Content Delivery Service with CloudFront – HowTo

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Content Delivery Service with CloudFront
Image: awsstatic

Amazon CloudFront is a content delivery service that works in conjunction with other Amazon Web Services (AWS) to provide developers with a simple way to distribute content to end users.

How cloudfront works
Image: Aws.amazon.com

While Amazon Web Services (AWS) has established itself as a top contender in the cloud computing market, it’s not without its challenges and misconceptions. Get expert insight into the most common and pressing questions regarding AWS management, monitoring, costs, benefits, limitations and more.

This service is useful for companies with a need for higher response times and large file content that want to distribute these files to a sizeable number of users. Once content is put in an origin server, like an Amazon Simple Storage Service bucket or an Elastic Compute Cloud instance, it’s pushed out to multiple CloudFront servers as content is requested.

CloudFront has features similar to dynamic site acceleration, a method used to improve online content delivery, but it can’t change the structure of content, like shrinking files or converting images into sprites.  CloudFront accelerates the delivery of dynamic content by moving it closer to the user to minimize internet hops involved in retrieving that content.

Amazon CloudFront is beneficial for someone developing a website that distributes a lot of content that needs to scale-up. It can help reduce the costs and improve the performance of a website by providing high data transfer speeds, low latency and pay as you go pricing.

Pre-Step:

  • Create a storage bucket in AWS S3

Heads to CloudFront

Head over to AWS CloudFront and click the shiny blue Create Distribution button. This is where the magic happens. You’ll be prompted with two options to create a Web or RTMP distribution. Click Web.

Select cloudfront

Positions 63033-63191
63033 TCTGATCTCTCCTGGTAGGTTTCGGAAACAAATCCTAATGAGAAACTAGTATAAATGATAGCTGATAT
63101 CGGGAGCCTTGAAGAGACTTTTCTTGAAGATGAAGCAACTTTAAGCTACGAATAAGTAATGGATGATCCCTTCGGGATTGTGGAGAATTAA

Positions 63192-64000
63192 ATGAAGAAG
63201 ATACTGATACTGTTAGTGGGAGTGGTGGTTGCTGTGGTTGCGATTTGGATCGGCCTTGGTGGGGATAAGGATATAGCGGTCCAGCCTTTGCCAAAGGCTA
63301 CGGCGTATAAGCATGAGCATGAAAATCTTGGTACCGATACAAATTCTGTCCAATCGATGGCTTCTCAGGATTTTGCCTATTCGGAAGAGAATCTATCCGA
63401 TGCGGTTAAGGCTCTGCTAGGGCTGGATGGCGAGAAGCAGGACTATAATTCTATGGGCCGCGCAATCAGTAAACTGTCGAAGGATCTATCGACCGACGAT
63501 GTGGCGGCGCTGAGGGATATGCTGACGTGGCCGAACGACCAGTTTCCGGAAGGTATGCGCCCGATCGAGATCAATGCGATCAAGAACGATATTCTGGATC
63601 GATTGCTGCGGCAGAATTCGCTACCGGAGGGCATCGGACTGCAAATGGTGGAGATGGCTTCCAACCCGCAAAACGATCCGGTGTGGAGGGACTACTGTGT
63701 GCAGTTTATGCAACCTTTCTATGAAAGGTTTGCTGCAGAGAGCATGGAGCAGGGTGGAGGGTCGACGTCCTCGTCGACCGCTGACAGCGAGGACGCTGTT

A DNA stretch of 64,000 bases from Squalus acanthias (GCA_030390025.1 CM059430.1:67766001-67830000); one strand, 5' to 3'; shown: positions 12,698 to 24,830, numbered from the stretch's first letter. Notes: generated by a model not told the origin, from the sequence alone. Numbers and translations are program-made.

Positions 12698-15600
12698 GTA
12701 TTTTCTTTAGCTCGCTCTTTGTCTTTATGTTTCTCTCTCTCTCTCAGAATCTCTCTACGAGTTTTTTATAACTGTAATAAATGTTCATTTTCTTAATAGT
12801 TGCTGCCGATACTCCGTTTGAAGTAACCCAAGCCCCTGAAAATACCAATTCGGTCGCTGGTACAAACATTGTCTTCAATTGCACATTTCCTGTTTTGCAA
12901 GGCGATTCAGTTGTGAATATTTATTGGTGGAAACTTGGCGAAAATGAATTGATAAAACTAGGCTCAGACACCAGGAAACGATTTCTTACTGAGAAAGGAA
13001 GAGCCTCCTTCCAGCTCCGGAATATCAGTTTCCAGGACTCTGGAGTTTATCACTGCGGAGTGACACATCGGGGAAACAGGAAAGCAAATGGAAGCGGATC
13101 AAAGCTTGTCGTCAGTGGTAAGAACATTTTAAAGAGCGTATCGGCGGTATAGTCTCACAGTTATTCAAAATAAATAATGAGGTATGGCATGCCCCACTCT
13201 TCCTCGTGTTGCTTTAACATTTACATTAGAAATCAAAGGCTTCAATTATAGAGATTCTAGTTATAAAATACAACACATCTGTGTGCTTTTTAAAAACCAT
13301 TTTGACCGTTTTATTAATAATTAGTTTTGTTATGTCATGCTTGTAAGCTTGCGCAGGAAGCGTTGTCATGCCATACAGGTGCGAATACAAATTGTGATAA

distribution list

The main setting you want to pay attention to here is the Origin Domain Name. Remember that S3 bucket Endpoint you took note of? We need to use that here instead of selecting the bucket from CloudFront’s autocomplete dropdown. You normally see the dropdown when you click inside the Origin Domain Name field.

If you’d like to use a custom domain that you have set up in Route53, you can specify it in the Alternate Domain Names field under Distribution Settings. Once complete, specify the Default Root Object to match your bucket’s Index Document and you’re all set!

The rest of your CloudFront settings are totally up to you in terms of your requirements. There are lots of different configuration options to choose from.

You can now click Create Distribution and watch your deployment happen.

Back in the list of your CloudFront Distributions, you’ll notice your newly created distribution is In Progress. This usually takes a few moments. But once it’s finished, you can copy the uniquely created Domain Name (eg: sjdcnsadncsdcfd.cloudfrent.net) and use this in Route53.

Route to Route53

Over in Route53 under your hosted zone for rentmatics.com, you want to create a record. Click the Create Record Set button and you’ll see options appear on the right.

For your record set you can leave the name field blank if you want to use the root level of your domain. In our case it’s rentmatics.com. Select the yes radio button for Alias and in the target field you want to paste your uniquely generated CloudFront domain we copied earlier. Before you click Create you need to make sure your distribution has a status of deployed.

create cloudfront zoneOnce created, allow some time for your DNS settings to propagate. You can now test out your redirect at rentmatics.com/wally and watch it redirect to goguardian.com using CloudFront and S3 redirection rules.

For more redirection rule configuration samples, feel free to check out AWS’s documentation.

Be sure to stay tuned for more AWS tips and tutorials.

 

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